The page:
Haas Hall Fayetteville social sciences teacher Rebecca Moll sits by a window at Spoon coffee shop in Edinburgh, Scotland, where J.K. Rowling wrote some of the Harry Potter series. In the summer, Moll studied American History at the University of Edinburgh.
Summer in Scotland
Social sciences teacher studies European history firsthand
BY ALEXIS PETERSON
Over the summer, Haas Hall Fayetteville social sciences teacher Rebecca Moll took a two-week trip to Scotland to attend an American History seminar by Dr. Frank Cogliano at the University of Edinburgh. Moll was applicable for this opportunity, because she won the Gilder Lehrman’s Teacher of the Year Award. Two hundred teachers from across the world were nominated for this award, but only 30 were fortunate enough to win. To enter the competition, applicants must submit two lesson plans and have two letters of recommendation for judges to review.
Chloe Kilpatrick, senior at Haas Hall Fayetteville, wrote one of Moll’s recommendation letters. Kilpatrick was more than willing to write it.
“Ms. Moll has been one of my favorite teachers since eighth grade,” Kilpatrick said. “She cares about her students as more than just kids who need to learn economics or history. She wants her students to become lifelong learners and grow as scholars and worldly people.”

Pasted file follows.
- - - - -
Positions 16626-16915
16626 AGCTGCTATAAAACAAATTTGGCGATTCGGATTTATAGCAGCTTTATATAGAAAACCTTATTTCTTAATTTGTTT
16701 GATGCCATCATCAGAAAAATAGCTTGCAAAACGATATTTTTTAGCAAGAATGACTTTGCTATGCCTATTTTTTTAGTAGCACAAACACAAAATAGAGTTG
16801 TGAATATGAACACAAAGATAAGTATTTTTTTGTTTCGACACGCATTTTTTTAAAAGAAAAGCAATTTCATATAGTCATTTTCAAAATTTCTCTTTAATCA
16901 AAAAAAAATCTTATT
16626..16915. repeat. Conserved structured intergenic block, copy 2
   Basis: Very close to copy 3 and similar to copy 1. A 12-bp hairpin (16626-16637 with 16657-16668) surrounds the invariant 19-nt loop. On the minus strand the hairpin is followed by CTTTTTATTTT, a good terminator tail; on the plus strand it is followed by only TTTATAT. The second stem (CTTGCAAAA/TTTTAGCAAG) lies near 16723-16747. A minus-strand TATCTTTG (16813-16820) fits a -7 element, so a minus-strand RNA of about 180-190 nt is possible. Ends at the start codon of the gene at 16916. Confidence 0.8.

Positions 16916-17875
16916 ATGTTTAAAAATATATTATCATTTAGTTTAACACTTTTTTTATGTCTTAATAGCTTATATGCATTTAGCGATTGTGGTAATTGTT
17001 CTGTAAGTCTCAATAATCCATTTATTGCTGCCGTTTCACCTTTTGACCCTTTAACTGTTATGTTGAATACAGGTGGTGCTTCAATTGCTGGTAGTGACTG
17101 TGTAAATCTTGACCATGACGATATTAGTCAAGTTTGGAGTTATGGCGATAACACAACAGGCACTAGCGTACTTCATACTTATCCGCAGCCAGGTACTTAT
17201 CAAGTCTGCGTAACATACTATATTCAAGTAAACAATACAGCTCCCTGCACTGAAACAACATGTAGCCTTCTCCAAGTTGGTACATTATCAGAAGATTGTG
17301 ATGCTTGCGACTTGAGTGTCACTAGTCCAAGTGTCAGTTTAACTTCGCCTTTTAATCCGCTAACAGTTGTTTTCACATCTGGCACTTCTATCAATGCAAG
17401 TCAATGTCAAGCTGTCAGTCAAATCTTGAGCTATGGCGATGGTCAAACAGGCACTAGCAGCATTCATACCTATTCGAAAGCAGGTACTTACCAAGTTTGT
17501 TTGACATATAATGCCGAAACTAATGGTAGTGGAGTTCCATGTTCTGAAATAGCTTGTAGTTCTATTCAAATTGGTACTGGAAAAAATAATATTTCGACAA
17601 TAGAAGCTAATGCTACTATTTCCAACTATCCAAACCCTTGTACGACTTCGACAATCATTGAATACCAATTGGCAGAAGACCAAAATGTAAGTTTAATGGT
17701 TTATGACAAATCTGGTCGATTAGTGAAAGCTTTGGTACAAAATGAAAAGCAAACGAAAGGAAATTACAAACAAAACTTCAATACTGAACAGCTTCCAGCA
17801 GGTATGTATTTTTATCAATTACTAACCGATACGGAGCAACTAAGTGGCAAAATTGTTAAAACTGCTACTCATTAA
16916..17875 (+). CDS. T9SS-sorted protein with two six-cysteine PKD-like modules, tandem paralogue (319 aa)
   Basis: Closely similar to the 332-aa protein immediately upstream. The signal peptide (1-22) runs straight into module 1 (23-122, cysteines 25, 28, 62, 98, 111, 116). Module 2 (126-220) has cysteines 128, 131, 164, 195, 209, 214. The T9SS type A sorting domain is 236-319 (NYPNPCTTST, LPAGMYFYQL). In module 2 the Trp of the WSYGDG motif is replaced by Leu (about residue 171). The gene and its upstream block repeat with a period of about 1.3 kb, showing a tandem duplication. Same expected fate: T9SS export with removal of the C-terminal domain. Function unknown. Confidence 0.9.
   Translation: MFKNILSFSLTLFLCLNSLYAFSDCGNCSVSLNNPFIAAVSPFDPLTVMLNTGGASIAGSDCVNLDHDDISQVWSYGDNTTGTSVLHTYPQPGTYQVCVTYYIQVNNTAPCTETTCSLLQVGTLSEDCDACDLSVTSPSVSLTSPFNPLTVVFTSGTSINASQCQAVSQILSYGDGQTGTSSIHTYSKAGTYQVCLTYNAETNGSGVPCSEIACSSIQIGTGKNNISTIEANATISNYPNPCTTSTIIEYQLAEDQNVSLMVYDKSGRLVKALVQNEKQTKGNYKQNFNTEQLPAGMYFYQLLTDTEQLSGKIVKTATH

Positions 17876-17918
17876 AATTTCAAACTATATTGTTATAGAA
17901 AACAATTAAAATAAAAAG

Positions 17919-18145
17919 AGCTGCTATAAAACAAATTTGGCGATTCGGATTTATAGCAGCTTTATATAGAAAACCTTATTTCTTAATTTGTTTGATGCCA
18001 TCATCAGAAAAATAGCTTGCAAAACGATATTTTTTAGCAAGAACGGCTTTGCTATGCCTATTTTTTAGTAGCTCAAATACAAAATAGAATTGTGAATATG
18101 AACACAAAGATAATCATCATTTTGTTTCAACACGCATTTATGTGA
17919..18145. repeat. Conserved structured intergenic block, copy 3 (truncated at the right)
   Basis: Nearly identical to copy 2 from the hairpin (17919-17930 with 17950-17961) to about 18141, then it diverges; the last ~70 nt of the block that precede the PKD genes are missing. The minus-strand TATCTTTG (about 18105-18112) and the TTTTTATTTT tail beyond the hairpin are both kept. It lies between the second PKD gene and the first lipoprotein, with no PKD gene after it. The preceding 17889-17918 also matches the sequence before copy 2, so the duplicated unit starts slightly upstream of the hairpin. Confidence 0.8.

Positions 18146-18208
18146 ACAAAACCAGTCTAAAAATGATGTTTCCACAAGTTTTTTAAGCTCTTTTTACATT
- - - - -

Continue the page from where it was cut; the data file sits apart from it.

Dr. Martin W. Schoppmeyer Jr., founder and superintendent of Haas Hall Academy, wrote Moll’s second recommendation letter.
“Ms. Moll has been with me for 14 years. She is a phenomenal faculty member,” Schoppmeyer said. “Always a go getter, she goes above and beyond everyone else. Extremely intelligent, Ms. Moll is student-focused and I think when you do those kind of things, you should get rewarded for them.”
Moll received a free weeklong seminar of her choosing. She chose to go to the University of Edinburgh in Scotland, where Dr. Cogliano was giving lectures about American History, specifically about Thomas Jefferson. Moll chose to learn about Thomas Jefferson because she wanted to be stronger in American History for her students. While Moll was in Scotland, she connected with several teachers, who helped make her teaching style stronger. Moll was in Scotland for two weeks and was very pleased with her visit.
“It makes you think about your teaching a lot differently,” Moll said. “It makes me work harder on my lesson plans. I have definitely grown as a teacher. People treat history like a dead science, and it’s so much more than that. Going to Scotland reminded me of why I became a teacher.”